We continued and passed the most narrow lane with only 135 cm width. We also passed a lovely decorated synagogue. There live about 10000 Jews in this surroundings today. The Schej port could be passed by the Romanian only one particular day per year, otherwise it was only allowed with Saxons in the inner town and the Romanians had to live outside. There is also the older Ecaterina port, which is very beautiful with 5 small towers on top as decoration. When we came back to the square, we were free to do whatever we wanted ourselves. We strolled slowly back on the mall to the hotel.. Outside we bought some water and had just a large bill and had problem to get the correct change. We had a feeling that the woman tried to trick us, but finally we got what we supposed to get.

In the room we rested our feet and changed clothes before we went with most of the other in the group in taxis up to the citadel and the restaurant “Cetade". It was a reception with a trumpet and a guard at the post and inside we got an appetizer. It's a nice little defence place, which they have restored and remade as a restaurant with decorations of cannons, but also shields, spears and armours.

It seemed as we were the only ones tonight, although normally it is quite full here. When we sat down, the orchestra started to play operetta music for us. Particular the entree plate was finely decorated, but the rest was also tasteful and nice. After the dessert there was an entrance of 4 singers and 4 ballet dancers, They performed several different songs and all was finished with violin solo, which was marvellous.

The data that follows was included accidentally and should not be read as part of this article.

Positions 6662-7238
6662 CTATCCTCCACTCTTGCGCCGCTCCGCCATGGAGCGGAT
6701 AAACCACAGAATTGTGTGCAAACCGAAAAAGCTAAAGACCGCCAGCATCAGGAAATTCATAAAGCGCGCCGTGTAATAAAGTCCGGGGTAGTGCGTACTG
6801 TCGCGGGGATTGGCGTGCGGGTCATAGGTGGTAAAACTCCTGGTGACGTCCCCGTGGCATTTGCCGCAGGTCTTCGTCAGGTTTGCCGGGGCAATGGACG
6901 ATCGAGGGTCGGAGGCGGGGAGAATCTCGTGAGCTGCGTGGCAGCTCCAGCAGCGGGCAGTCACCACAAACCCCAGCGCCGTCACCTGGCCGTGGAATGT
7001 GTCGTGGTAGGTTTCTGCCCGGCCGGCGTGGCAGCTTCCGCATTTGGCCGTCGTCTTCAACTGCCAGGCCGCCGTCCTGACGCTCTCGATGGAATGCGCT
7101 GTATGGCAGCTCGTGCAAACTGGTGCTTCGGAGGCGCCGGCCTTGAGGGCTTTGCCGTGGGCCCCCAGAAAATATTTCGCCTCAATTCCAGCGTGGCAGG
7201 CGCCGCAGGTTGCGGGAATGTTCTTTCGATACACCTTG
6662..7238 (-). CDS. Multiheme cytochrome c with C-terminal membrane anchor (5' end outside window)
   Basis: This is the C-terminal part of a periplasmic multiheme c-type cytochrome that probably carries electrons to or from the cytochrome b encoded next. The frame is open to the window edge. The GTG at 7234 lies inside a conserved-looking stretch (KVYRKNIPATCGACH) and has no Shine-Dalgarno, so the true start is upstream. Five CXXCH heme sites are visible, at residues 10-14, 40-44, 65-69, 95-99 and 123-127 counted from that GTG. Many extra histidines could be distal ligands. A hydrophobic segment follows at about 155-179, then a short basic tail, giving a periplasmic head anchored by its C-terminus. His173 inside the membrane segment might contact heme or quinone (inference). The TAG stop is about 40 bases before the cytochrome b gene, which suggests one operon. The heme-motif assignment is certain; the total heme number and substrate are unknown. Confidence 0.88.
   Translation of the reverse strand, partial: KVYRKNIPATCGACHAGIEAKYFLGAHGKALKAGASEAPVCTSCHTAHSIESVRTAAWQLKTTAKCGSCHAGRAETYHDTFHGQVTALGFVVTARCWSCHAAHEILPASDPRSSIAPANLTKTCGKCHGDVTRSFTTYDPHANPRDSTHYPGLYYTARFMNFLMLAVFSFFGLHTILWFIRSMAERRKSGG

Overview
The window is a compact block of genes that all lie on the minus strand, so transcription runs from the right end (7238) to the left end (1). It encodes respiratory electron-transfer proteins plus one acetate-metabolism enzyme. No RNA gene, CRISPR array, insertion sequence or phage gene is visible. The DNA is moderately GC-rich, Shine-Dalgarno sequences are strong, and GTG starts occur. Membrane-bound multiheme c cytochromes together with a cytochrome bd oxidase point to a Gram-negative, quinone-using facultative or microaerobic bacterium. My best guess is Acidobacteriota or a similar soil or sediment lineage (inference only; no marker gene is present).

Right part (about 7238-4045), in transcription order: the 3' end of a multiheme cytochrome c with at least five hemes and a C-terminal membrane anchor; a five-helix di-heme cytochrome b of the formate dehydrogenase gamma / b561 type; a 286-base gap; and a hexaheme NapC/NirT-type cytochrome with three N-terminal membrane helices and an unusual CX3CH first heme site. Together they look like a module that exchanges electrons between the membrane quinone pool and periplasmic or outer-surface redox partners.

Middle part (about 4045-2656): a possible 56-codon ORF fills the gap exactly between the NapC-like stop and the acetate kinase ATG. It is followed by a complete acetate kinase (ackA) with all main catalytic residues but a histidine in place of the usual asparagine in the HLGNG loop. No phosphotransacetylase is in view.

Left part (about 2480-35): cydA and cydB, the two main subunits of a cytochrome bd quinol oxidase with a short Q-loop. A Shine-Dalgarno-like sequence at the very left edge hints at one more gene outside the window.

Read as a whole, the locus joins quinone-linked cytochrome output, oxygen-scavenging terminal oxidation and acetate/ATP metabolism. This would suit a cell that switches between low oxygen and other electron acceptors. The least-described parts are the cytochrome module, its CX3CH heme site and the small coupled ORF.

We took taxis back to the hotel and the ambiance was very joyous in the reception, so I saw that the lady behind the desk smiled every time she looked towards us. We went up to our room to pack our stuff for the next day. We set up the portable fire alarm, as this room was missing any of these facilities and then we heard people speak in the corridor. It was Mirka and Ellen and we understood that something serious had happened and soon realised that Ellen's husband Arne was dead, although we didn't know the cause. We avoided to disturb them although we felt that we would liked to have done something and we were a bit chocked and had difficult to fall asleep.

Tuesday 14th of September
It was strange to go to breakfast today, as the other seemed to be unaware of what had happened and we thought it was better that Mirka decided when and where it should be announced. When we sat on the bus, she told us that Arne had had a stroke late in the evening, although nobody could have guessed it before. Ellen seemed to be in a calm chock and she had decided that she should follow us to Vienna where her children would meet up. We assumed that neither Ellen nor Mirka had slept anything during the night.